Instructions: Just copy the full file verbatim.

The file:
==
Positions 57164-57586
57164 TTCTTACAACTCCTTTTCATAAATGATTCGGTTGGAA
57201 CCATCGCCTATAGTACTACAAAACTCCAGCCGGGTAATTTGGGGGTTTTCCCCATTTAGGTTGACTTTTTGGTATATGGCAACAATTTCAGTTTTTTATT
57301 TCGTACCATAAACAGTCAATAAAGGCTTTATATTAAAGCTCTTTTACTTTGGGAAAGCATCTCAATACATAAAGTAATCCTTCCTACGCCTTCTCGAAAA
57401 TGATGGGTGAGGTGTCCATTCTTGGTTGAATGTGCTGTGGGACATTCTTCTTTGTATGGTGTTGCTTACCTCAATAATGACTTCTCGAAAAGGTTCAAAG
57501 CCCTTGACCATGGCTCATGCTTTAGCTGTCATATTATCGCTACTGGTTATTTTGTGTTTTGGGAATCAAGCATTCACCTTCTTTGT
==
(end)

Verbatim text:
Positions 57164-57586
57164 TTCTTACAACTCCTTTTCATAAATGATTCGGTTGGAA
57201 CCATCGCCTATAGTACTACAAAACTCCAGCCGGGTAATTTGGGGGTTTTCCCCATTTAGGTTGACTTTTTGGTATATGGCAACAATTTCAGTTTTTTATT
57301 TCGTACCATAAACAGTCAATAAAGGCTTTATATTAAAGCTCTTTTACTTTGGGAAAGCATCTCAATACATAAAGTAATCCTTCCTACGCCTTCTCGAAAA
57401 TGATGGGTGAGGTGTCCATTCTTGGTTGAATGTGCTGTGGGACATTCTTCTTTGTATGGTGTTGCTTACCTCAATAATGACTTCTCGAAAAGGTTCAAAG
57501 CCCTTGACCATGGCTCATGCTTTAGCTGTCATATTATCGCTACTGGTTATTTTGTGTTTTGGGAATCAAGCATTCACCTTCTTTGT